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Gaius Marius' Affect On Roman History

1234 words - 5 pages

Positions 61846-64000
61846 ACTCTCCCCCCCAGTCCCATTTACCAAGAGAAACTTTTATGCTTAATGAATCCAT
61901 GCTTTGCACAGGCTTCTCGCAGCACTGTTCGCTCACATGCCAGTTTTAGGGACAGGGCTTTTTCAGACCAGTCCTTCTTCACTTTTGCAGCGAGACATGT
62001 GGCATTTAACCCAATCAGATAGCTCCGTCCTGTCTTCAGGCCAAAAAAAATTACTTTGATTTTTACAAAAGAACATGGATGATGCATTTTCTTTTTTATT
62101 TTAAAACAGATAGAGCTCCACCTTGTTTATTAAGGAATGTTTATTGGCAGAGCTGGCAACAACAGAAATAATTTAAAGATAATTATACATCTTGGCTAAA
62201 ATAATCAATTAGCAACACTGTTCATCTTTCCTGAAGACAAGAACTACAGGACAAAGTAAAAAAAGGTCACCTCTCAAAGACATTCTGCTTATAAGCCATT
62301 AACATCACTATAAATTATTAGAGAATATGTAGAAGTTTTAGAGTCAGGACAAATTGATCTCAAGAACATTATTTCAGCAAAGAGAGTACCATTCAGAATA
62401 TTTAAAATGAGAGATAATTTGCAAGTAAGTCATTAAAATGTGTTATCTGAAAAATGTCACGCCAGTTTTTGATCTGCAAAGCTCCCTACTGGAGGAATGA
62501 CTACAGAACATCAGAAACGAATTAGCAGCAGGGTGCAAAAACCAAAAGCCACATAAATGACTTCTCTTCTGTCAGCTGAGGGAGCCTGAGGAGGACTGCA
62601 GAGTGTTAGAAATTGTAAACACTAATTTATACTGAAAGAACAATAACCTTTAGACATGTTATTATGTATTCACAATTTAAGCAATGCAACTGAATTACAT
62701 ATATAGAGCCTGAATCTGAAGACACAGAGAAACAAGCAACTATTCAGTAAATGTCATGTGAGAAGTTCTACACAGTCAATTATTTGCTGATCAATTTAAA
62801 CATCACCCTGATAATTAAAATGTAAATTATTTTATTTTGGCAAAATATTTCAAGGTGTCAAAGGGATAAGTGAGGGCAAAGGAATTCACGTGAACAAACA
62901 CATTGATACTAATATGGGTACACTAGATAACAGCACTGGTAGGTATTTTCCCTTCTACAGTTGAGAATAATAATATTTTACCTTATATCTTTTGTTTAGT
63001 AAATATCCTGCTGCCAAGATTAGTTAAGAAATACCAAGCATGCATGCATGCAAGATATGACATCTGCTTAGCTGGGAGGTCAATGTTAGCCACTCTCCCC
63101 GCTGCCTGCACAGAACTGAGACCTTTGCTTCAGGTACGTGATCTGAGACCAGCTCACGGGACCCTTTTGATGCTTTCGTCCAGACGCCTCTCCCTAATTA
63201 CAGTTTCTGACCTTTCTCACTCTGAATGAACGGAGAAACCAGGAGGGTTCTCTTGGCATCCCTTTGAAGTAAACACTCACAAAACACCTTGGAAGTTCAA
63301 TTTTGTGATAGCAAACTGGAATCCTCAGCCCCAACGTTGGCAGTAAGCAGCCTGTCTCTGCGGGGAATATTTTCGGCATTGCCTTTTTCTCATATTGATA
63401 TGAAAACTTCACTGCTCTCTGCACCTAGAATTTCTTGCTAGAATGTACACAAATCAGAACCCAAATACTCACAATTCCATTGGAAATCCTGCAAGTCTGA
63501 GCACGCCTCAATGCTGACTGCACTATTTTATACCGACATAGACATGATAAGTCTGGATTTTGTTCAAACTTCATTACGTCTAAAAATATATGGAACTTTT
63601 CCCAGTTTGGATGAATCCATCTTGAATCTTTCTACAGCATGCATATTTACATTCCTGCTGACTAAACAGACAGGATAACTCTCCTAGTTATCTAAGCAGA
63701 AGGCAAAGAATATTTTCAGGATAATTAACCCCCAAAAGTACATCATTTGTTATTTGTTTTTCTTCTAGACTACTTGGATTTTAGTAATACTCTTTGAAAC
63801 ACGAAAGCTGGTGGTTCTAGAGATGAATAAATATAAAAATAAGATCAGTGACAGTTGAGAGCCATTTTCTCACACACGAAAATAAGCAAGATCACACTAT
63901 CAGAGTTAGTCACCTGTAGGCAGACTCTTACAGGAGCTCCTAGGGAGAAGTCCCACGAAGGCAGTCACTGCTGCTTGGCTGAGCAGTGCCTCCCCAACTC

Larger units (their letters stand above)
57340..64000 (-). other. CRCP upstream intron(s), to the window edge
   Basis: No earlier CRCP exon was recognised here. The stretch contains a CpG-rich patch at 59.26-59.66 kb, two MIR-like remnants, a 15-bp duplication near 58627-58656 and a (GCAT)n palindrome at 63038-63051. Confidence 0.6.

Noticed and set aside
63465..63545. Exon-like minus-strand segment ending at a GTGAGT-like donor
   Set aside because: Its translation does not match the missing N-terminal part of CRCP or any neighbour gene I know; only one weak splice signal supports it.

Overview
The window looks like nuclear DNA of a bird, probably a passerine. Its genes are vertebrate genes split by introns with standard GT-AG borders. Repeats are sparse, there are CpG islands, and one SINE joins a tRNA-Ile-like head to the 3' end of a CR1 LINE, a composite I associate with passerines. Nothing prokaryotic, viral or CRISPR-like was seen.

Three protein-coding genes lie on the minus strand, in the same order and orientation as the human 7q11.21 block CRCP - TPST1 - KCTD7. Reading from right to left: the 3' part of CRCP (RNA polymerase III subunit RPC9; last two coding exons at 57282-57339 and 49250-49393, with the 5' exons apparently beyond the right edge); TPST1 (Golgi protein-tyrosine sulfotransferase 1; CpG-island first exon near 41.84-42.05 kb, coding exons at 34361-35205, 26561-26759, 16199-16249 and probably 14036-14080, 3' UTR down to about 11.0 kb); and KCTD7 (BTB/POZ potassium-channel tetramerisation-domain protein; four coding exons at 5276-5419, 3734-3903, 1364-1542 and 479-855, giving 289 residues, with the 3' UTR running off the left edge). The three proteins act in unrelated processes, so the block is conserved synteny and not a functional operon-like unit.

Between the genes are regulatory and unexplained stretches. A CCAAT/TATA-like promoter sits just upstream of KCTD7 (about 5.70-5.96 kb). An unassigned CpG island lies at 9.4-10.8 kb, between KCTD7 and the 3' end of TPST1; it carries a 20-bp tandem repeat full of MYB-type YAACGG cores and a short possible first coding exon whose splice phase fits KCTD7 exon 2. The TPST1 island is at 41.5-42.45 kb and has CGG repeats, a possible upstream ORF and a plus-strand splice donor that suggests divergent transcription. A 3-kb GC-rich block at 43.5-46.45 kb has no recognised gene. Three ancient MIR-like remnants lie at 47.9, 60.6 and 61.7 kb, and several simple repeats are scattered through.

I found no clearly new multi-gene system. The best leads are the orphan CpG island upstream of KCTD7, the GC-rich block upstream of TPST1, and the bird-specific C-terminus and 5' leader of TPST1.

A Great Roman Leader: Gaius MariusGaius Marius was born into a humble Roman family unlike most successful men of his time (Plutarch, Fall of the Roman Republic, Pg. 14, Para. 1). Even with the handicap of his poor family, he rose steadily in the ranks of the Roman army by working hard and outperforming others. When he was publicly noticed and recognized by Scipio, a popular general, he earned the respect and notice of other great leaders (Plutarch, Fall of the Roman Republic, Pg. 16, Para. 3). It was his success in the Roman army and the backing of Scipio and other generals that made possible his political career. Popular with the masses because of his humble beginnings, because of his reforms in the Roman army, and his prolonged office of consulship, he turned into one of Roman History's most famous leaders and caused the downfall of the Roman Republic.Marius transformed the army traditions of Rome by earning his rank through hard work and ambition. Where other generals purchased their positions and lived like noblemen, Marius worked along side the common soldiers, encouraging them, sharing their food rations promoting men on standards of merit. Marius insisted that each soldier carry his own gear, no more servants allowed. Soldiers had to train in combat gear and make long marches. Work was shared equally by all, he even made sure the animals were well cared for and improved their efficiency. He went so far as to encourage and enrollother poor men of ambition, to enter the army and gave them hope for a better life. He promised them land and money at the end of their service years.Up until this time, only a man of property would have been enrolled in the army. It was felt that and owner of property would be more loyal to the state than a poor man. A skilled and well loved general; he led his men by example and was rarely defeated. He was careful with his men and animals. He made changes in the weapons the army used to make them more deadly for the enemy and safer for his men to use. One example of this was his use of soft metal in the tip of the javelin that made it impossible for an enemy to pick up a spear that had been thrown and use it against his men. He went as far as developing these new weapons to better protect his men (Plutarch, Fall of the Roman Republic, Pg. 37, Para. 26). His caution in battle saved the lives of his men and demonstrated his love for them. His men wrote home regularly, extolling Marius' praises, recommending his election to higher office. None of this pleased the other leaders of his time.Love and adored by his soldiers, he was not so popular with the established political leaders. This popularity made Marius as many enemies as it made him friends. Even his old friends that had been helpful to him, early in his career, became bitter as their entitlements were threatened. Metellus was one of these old friends that had done much to help Marius rise in politics, only to be pushed out as Marius rose in popularity with...

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